Groh

Cliff Groh





The biggest questions about Alaska’s fiscal future are “Who pays?” and “Who stays?”

To see why those questions are paramount, let’s review what we have learned. Maintaining Alaska’s current fiscal system is mathematically impossible, and much ballyhooed painless saviors—ANWR, Alaska North Slope natural gas, etc.—do not appear likely to bail out Alaska from difficult fiscal choices.

These realities mean that at least some Alaskans will have to pay to address the persistent annual deficits of $1 billion or more starting next year projected by the Alaska Legislative Finance Division, our state’s non-partisan expert scorekeepers.

The ways to pay include familiar steps:

--Reducing or eliminating Permanent Fund Dividends

--Reinstatement of broad-based taxes such as a personal income tax

--Additional budget cuts well beyond those already proposed by Gov. Mike Dunleavy

--Oil tax increases

These approaches involve different dollar amounts and have different effects on different groups of Alaskans. Dividends are an outlay exceeding more than $1 billion a year if there is compliance with the formula created in the 1980s but not followed since 2015. Reducing Dividends takes an equal amount from each Alaskan.

Reinstating a graduated income tax like Alaska had from 1949 to 1980, on the other hand, is tilted towards collecting revenues from high earners. Some Alaskans make plenty of money—surgeons, for example, have made up to $5.5 million in net income per year performing operations in our state. The income tax bill passed by the Alaska House in 2017 would have raised $700 million annually, some from non-residents working in Alaska.

The amounts at issue in budget reductions obviously depend on the expenditure that is cut. Cutting Medicaid (which 25 percent of Alaskans are on) hits lower-income Alaskans more, while reducing expenditures on K-12 education would affect Alaska families from all walks of life.

Those paying when oil taxes are increased—at least initially—would be oil companies operating in Alaska and their shareholders. Supporters of an initiative to raise oil taxes assert that its adoption could raise approximately $1 billion annually. Opponents contend that passing the initiative could reduce investment in North Slope oilfields and thereby reduce Alaska jobs and produce less long-term revenues for the State of Alaska.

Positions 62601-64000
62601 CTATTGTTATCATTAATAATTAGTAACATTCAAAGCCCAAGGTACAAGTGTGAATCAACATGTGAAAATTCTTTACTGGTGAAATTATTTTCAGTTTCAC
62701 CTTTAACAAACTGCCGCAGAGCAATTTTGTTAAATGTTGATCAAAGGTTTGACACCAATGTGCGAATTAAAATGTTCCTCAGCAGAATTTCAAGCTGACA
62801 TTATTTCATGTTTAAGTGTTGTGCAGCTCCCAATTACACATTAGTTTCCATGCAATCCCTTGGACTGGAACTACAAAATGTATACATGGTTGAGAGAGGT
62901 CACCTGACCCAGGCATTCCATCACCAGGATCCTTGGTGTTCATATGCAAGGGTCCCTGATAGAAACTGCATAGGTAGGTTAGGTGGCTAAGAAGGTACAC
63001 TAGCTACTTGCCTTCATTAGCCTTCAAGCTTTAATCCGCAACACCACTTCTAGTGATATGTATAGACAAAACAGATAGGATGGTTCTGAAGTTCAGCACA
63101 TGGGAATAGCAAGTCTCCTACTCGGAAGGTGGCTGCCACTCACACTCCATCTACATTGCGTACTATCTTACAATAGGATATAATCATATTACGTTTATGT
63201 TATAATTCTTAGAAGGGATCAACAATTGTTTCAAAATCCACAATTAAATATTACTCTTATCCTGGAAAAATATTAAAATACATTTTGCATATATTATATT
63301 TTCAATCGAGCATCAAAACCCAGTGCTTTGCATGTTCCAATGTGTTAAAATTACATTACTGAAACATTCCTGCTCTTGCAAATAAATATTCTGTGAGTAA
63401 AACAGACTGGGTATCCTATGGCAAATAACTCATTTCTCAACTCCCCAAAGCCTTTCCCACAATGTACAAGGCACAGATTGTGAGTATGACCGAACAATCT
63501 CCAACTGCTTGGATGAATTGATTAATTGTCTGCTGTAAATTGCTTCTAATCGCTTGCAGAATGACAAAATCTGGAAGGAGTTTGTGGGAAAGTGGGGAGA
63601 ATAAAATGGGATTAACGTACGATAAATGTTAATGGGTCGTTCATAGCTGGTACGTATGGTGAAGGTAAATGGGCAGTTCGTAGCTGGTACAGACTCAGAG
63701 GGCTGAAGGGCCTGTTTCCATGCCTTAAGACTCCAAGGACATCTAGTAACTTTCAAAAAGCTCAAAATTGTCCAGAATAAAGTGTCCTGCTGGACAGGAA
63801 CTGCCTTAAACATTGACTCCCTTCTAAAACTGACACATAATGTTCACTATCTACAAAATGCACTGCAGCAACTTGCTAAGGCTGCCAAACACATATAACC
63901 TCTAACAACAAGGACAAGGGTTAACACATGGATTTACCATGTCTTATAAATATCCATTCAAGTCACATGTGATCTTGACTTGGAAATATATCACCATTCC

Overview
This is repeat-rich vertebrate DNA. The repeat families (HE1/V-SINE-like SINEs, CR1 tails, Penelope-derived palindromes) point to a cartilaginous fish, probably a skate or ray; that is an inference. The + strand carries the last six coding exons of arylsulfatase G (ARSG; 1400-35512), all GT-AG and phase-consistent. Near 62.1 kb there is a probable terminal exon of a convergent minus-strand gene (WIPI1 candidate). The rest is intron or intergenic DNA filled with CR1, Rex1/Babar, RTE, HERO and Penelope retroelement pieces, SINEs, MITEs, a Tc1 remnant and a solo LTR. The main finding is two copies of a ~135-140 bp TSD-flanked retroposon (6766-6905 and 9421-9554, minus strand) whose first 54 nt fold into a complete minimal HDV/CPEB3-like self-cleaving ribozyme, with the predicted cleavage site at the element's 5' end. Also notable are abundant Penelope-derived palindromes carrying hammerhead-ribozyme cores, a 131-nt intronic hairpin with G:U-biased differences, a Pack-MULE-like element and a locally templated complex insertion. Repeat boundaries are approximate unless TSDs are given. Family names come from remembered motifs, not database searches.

Given that all these proposals are unpopular with various groups in Alaska, some have suggested that one way out of this box is for our state to have a much lower population. Statements by Gov. Dunleavy can be interpreted as encouraging this “Smaller Alaska” approach. Those remarks include his stated indifference to Alaskans departing the state in reaction to job losses stemming from budget cuts he proposed. The Governor also told the Ketchikan Chamber of Commerce last April that “I’m going to take us back to the ‘60s. We were a state of 250,000, maybe 300,000, and our budgets back in the mid- to late ‘60s were about $175 million per year.”

There seem to be two ideas at work here. One idea is that it is desirable to match the size of the population to the size of the shrinking Alaska economy, and the other is that a much smaller population in Alaska would allow for a much smaller government. No matter what you think of these two ideas—and this writer is definitely not endorsing either—some considerations come to mind. The population turnover in Alaska has long been higher than in other states, with much variation in in-migration and out-migration. A segment of Alaskans may actually want to leave the state, and some observers thought that the $6,700 jumbo Dividend promised by Mike Dunleavy’s gubernatorial campaign last year would have served as an exit payment that would facilitate some voluntary relocations from Alaska.

Turning to potential exits from Alaska that are involuntary, it seems clear that the State of Alaska has more power than other state governments in determining the size and composition of the state’s population. Different kinds of budget cuts, for example, would have different effects on which Alaskans left. Cutting Medicaid might put pressure on low-income Alaskans to move away, but some poor Alaskans have the deepest ties to the state, and the poorest Alaskans could not afford to leave. Reducing funding for K-12 and the University of Alaska, on the other hand, might drive away the most educated Alaskans—plus those most interested in education.

Alaskans need to grapple with the existential elements of our state’s fiscal predicament, including the questions of who pays and who stays.

Cliff Groh is an Anchorage lawyer and writer as well as the legislative assistant who worked the most on the bill in 1982 that created the Permanent Fund Dividend we have today. He also designed a course he taught at the University of Alaska called “Navigating Alaska’s Fiscal and Economic Challenges.” This is the tenth installment of a continuing series on the Permanent Fund Dividend and Alaska’s fiscal system.

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